Lowa Renegade GTX Lo ReviewJanuary 12, 2018
- Well constructed
- Available in wide version
- High quality leather
- Moderate break in period
- Minimal protection
For such a low profile shoe, the Renegade has deceivingly solid stability. It comes standard with a Vibram outsole that grips rock well when scrambling. The specific type of Vibram outsole is referred to as Renovo, which is a grip-oriented rubber tread, making the Renegade more specialized in scrambling on rock. An added benefit of the Renovo ingredient is Lowa’s patented Monowrap technology, a plastic wrap that adds to the stability. It also creates a little protection around the heel area of the shoe. To add to the stability, the lacing has an extra open hook at the end to secure the shoe more firmly to your foot, allowing for more ankle support.
The DuraPU Monowrap frame gives this shoe protection around the heel area. There is a toe guard, but it’s not reinforced with rubber, nor does it offer any additional protection that would be considered a benefit. Light hikers aren’t really known for their protection, but this one scored just average in its class.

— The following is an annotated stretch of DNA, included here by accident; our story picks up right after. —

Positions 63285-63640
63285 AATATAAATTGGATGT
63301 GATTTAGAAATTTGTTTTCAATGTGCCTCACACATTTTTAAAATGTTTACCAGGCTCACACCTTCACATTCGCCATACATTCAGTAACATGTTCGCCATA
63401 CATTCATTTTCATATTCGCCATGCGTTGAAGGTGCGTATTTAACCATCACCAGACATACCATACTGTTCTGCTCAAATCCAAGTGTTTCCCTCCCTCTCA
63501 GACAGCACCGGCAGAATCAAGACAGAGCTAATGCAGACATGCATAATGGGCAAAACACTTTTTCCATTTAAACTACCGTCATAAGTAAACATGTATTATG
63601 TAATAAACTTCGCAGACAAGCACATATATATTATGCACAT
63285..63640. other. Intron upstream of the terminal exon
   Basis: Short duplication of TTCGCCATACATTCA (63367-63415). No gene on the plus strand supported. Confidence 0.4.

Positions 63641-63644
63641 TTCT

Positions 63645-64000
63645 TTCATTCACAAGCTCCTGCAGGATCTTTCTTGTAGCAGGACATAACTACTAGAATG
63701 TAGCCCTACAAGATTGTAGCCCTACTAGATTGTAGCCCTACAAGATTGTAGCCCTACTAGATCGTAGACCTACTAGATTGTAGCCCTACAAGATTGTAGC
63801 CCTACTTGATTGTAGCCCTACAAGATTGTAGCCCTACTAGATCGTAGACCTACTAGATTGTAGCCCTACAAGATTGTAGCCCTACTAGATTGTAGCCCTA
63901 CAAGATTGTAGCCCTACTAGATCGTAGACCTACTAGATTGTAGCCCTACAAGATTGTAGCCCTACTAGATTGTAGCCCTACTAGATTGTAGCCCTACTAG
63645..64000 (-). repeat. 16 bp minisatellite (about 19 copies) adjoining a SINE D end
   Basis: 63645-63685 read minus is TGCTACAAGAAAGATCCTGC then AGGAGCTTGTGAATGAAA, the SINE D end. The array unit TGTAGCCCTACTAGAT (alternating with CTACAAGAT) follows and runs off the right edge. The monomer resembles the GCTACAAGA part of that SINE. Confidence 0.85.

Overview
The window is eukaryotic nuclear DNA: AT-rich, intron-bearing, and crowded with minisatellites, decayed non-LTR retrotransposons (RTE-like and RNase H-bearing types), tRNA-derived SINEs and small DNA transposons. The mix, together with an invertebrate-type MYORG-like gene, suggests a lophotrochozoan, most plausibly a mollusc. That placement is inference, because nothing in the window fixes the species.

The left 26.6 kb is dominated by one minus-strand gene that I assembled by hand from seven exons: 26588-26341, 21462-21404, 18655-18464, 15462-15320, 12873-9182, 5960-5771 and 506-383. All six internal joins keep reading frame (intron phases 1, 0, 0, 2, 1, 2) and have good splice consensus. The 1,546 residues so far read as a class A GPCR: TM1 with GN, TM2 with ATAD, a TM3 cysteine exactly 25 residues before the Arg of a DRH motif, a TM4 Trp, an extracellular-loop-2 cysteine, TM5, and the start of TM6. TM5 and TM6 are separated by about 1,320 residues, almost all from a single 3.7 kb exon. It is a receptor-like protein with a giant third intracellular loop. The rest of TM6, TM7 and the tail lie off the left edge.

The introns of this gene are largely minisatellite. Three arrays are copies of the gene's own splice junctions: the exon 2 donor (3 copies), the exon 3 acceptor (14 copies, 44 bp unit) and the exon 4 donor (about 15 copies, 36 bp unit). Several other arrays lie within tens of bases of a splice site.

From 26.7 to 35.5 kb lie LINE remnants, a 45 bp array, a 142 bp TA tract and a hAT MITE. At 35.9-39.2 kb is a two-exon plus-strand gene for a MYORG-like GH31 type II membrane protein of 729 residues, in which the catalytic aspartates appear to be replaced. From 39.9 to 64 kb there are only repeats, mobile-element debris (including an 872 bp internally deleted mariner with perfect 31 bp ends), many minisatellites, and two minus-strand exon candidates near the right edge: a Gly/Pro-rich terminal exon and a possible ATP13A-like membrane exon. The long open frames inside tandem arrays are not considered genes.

The insoles were, by far, the worst in its class. This was disconcerting given the price point. Replacing the insoles is paramount. They advertise the footbeds as “Climate Control” insoles, but the function of these are confusing given how little breathability the shoe offered overall. The Renegades do come in a wide version and when forced, leather can stretch some to conform to the user’s foot. The break-in period lasted about 15 miles for the Renegade to be comfortable. While they did produce a few mild hot spots during and after the break-in period, blisters never formed.
It’s obvious when you pull the Renegades out of the box, these are well constructed shoes. The Nubuck leather, one of the highest quality leathers available, is a relatively low maintenance material that doesn’t require upkeep such as conditioning the shoe as you would in a more traditional leather that cracks and dries out. After numerous miles of off-trail hiking around the rugged terrain of Rocky Mountain National Park, the stitching had not frayed or ripped in any capacity, where other shoes had started to breakdown.
Once these shoes are broken in, the Renegades perform better than any other shoes we tested on day trips, scrambling on class 3 or 4 terrain, crossing shallow streams and muddy trails. Despite the lack of comfort and protection, the Renegade is probably one of the higher performing shoes thanks to its designed use on rock scrambles and its long lasting construction.Continue Reading
Brian Miller- Hiking
Brian is an avid hiker, ski mountaineering guidebook author and former Division 1 lacrosse player. He lives with his wife in North Denver.